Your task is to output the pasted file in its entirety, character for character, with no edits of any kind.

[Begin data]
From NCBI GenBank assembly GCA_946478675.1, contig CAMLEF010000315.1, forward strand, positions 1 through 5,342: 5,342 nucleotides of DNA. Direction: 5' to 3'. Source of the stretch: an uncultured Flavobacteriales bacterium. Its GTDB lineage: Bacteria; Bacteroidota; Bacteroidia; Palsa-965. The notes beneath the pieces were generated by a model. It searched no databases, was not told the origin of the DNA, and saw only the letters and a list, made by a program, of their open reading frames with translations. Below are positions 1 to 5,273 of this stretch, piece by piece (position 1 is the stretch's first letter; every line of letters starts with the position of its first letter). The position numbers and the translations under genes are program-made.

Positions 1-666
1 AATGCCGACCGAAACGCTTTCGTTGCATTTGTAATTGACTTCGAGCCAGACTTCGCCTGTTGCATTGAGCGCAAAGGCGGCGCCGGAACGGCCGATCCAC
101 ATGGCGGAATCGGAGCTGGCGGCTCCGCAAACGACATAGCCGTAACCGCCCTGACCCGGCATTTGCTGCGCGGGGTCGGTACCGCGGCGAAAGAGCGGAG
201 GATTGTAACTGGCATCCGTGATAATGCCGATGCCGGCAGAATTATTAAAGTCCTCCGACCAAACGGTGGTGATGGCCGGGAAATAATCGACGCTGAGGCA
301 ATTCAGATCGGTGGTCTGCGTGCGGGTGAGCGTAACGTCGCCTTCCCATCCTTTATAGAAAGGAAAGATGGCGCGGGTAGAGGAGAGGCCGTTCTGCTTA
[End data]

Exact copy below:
From NCBI GenBank assembly GCA_946478675.1, contig CAMLEF010000315.1, forward strand, positions 1 through 5,342: 5,342 nucleotides of DNA. Direction: 5' to 3'. Source of the stretch: an uncultured Flavobacteriales bacterium. Its GTDB lineage: Bacteria; Bacteroidota; Bacteroidia; Palsa-965. The notes beneath the pieces were generated by a model. It searched no databases, was not told the origin of the DNA, and saw only the letters and a list, made by a program, of their open reading frames with translations. Below are positions 1 to 5,273 of this stretch, piece by piece (position 1 is the stretch's first letter; every line of letters starts with the position of its first letter). The position numbers and the translations under genes are program-made.

Positions 1-666
1 AATGCCGACCGAAACGCTTTCGTTGCATTTGTAATTGACTTCGAGCCAGACTTCGCCTGTTGCATTGAGCGCAAAGGCGGCGCCGGAACGGCCGATCCAC
101 ATGGCGGAATCGGAGCTGGCGGCTCCGCAAACGACATAGCCGTAACCGCCCTGACCCGGCATTTGCTGCGCGGGGTCGGTACCGCGGCGAAAGAGCGGAG
201 GATTGTAACTGGCATCCGTGATAATGCCGATGCCGGCAGAATTATTAAAGTCCTCCGACCAAACGGTGGTGATGGCCGGGAAATAATCGACGCTGAGGCA
301 ATTCAGATCGGTGGTCTGCGTGCGGGTGAGCGTAACGTCGCCTTCCCATCCTTTATAGAAAGGAAAGATGGCGCGGGTAGAGGAGAGGCCGTTCTGCTTA